If you’re not an unschooler or even a homeschooler in the know, you may be wondering what exactly is “unschooling?” I can only explain what it is for us, since unschooling varies as much by family as any other method of homeschooling. We certainly can’t be lumped in with the image most people have of homeschoolers sitting and doing school at home. So, what do we do?
We live our lives as if school doesn’t exist and B learns naturally as the day unfolds. There are no workbooks, required reading, math timed tests, handwriting lessons or pre-packaged curriculum. Some of you may be cringing and picturing my child running feral at this point. (For those that have met him, he has his moments. hehe) Learning can and has taken place without all of these things for most of human history and for the seven years of B’s life.
If B finds an interest or has a question, we pursue it. We read about it, watch videos and find events related to it. I facilitate with as much help or materials are needed to delve into it. We have maps and a globe for anytime a location is discussed. Math often finds its way into our day in the form of game play or spending cash in real life.
B has learned to read by being read to from day one and from living in a language rich environment. I’m not ashamed to admit that his love of video games has spurred the majority of his reading acquisition. He read because he wanted or even needed to.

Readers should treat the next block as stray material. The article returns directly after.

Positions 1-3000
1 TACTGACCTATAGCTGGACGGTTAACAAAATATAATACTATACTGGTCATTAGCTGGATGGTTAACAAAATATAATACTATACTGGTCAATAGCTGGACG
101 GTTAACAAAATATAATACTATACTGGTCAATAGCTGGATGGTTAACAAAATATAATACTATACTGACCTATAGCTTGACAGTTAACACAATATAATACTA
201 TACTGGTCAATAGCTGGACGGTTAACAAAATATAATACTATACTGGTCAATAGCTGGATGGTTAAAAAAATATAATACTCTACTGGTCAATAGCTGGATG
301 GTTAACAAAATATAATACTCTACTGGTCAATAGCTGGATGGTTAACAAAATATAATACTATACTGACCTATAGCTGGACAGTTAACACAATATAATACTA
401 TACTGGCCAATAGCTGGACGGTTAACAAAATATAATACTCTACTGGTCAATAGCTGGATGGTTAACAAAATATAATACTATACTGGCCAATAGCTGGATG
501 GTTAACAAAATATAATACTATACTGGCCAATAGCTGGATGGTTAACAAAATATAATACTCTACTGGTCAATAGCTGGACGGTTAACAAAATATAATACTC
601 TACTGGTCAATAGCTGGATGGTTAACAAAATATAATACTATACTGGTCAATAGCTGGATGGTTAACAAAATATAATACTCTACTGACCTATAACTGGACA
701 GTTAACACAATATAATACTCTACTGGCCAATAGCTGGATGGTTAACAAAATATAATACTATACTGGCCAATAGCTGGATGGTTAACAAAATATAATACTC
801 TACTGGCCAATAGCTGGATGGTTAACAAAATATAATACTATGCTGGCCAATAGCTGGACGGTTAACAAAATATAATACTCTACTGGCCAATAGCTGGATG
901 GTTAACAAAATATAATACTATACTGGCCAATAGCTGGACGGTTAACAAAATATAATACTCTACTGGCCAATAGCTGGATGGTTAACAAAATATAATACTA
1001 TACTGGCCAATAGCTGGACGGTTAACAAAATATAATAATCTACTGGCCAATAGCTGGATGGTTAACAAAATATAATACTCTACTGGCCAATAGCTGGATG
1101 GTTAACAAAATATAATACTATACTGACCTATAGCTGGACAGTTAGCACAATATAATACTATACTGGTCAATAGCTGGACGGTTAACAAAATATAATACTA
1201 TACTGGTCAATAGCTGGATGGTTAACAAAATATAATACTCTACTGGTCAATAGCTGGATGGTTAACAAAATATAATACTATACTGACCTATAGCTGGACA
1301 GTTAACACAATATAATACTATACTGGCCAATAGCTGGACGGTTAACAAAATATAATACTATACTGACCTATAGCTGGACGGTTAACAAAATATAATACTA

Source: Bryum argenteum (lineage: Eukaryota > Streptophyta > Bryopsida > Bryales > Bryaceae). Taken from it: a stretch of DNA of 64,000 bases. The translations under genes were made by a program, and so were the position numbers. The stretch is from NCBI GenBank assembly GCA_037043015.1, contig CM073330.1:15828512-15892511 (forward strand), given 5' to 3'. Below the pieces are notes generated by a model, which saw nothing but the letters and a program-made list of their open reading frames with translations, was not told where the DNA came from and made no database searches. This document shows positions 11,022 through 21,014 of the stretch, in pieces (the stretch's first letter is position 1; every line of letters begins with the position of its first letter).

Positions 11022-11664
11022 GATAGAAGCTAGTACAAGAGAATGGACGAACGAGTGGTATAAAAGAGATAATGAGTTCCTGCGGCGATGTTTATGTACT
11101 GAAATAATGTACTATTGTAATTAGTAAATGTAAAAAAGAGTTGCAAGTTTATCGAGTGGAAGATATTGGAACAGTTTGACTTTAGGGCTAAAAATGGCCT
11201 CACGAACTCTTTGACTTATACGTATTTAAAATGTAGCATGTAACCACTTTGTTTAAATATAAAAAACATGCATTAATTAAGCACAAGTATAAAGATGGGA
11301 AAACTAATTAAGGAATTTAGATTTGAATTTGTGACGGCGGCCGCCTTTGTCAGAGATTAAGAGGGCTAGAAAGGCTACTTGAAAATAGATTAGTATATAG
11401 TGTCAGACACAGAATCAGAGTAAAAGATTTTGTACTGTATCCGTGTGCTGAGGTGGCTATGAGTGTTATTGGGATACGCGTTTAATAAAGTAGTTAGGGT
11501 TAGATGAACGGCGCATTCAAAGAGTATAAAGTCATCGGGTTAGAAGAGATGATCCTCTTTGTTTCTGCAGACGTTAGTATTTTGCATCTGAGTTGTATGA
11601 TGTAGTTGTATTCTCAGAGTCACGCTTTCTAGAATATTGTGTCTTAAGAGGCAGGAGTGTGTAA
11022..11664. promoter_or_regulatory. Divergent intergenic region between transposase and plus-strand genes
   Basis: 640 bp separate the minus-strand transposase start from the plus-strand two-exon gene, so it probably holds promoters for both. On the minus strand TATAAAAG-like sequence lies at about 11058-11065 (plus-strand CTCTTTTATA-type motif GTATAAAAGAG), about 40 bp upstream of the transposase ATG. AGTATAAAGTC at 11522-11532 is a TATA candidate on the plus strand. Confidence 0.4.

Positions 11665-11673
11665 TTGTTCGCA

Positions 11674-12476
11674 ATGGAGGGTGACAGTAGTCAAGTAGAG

He writes when he has a purpose to do so; a list of materials, a note for me to find or an explanation of a drawing. He learns what he needs when he needs it.
I don’t worry that there will be gaps or that he’ll miss a bit of history or that he won’t have a math fact memorized. We all have these, regardless of how we acquired knowledge. What he will have are problem solving skills and the strategies to learn what is necessary in his life. This is the most meaningful learning and what will stick with him.
From my life experience, I know that what was interesting to me and that I pursued because I wanted to, stuck with me my whole life. I learned the names of all the plants that grew in my area and I still know them. I know, really know, a lot about insects and animals because of an insatiable need as a child. Can I tell you what year something happened in history? No. I may have “learned” it for a test in school but it held no interest or purpose so it didn’t stick.
This authentic, interest led learning is the most meaningful. No, he won’t keep up with his peers or be taught all the things they are. He’ll know more on some subjects and less on others. Though he will know how to think for himself, to question everything and to listen to his own heart. Think about it. If instead of being taught, in mass, to conform to outside standards, we were all listening to our own heart, what a very different world this would be.